In consequence, more Germans are willing to participate in climate protection in their everyday lives: Almost half of them want to factor climate protection into their future food and mobility choices; many claim to do so already. One in three wants to participate in online actions for climate protection such as petitions, while one in five even wants to engage politically in an organisation to protect the climate.

 

 

Während der ersten Woche der vergangenen Klimakonferenz in Katowice/Polen haben wir unsere Befragung aus 2015 wiederholt und erneut ein Deutschland-Sample nach den Einstellungen zum und dem Wissen über den Klimawandel befragt. Eine erste Zusammenfassung der Ergebnisse gibt es bereits auf ZEIT online zu lesen.

Coal vs. goals: unfortunate choice of decoration undermines credibility of negotiations at COP24

by Joana Kollert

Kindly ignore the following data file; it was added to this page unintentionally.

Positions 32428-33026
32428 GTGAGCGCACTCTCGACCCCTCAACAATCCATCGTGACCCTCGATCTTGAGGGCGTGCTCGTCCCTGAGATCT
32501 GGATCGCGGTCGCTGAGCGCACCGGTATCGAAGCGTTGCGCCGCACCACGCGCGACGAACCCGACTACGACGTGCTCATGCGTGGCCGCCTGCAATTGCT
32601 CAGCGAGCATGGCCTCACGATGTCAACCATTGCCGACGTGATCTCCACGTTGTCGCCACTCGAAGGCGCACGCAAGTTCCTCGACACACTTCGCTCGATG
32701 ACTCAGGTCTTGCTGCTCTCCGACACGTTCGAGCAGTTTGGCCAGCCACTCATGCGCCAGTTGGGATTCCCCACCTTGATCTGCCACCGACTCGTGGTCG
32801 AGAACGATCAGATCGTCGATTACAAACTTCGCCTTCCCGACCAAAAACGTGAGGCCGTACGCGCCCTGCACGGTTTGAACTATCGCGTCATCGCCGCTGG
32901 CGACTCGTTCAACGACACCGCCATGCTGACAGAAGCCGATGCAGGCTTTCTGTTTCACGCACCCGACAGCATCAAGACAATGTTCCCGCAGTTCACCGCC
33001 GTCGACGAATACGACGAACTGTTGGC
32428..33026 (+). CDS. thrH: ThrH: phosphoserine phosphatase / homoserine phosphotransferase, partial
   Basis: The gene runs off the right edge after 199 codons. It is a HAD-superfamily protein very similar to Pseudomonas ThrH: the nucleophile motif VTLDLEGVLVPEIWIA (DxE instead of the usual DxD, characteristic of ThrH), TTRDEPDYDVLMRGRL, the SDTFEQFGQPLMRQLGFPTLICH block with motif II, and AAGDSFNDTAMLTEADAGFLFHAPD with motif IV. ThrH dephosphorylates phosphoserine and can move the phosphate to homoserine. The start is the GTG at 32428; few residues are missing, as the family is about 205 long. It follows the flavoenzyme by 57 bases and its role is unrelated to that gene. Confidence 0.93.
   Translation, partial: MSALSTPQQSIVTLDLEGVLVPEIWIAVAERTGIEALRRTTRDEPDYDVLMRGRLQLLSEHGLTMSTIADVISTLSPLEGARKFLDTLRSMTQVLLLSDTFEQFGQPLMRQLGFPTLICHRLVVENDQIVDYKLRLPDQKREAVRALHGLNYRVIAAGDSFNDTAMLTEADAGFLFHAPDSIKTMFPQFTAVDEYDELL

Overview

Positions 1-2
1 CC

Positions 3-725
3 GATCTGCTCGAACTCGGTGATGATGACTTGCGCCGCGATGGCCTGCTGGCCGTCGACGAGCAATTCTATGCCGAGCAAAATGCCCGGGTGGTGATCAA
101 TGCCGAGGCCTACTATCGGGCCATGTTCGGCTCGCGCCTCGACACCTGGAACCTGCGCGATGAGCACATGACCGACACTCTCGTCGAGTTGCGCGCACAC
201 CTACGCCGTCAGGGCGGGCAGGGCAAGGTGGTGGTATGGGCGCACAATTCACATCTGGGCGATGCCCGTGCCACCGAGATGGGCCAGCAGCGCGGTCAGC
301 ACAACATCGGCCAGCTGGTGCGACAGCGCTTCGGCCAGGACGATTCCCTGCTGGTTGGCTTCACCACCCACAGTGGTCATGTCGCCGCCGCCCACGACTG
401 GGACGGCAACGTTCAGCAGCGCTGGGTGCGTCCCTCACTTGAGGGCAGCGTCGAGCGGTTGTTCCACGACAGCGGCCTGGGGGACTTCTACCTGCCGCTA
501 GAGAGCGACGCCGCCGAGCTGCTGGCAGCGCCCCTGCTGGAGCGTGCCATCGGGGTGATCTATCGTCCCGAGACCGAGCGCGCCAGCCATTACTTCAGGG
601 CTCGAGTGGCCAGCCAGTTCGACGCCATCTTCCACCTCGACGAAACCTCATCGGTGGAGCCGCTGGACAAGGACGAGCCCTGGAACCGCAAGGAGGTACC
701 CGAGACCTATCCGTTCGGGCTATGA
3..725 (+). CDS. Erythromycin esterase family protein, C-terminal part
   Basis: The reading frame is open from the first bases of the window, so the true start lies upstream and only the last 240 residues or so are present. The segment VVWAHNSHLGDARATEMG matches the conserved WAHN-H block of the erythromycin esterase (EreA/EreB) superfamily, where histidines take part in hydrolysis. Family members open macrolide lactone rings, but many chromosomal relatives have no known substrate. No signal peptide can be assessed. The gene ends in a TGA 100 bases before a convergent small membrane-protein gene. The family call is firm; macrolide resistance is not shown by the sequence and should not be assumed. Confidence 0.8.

Efforts of the 24th Conference of the Parties (COP24) to the United Nations Framework Convention on Climate Change (UNFCCC) taking place in Katowice, Poland, between December 2nd and 14th are being overshadowed, quite literally, by a cloud of coal enveloping the conference center, which is located just 3 miles from the Wujek coal mine. Following a year of devastating climate catastrophes around the globe, and the highest global carbon dioxide levels in the past seven years, the main goal of COP24 is to finalize the implementation guidelines for the Paris Agreement concluded in 2015.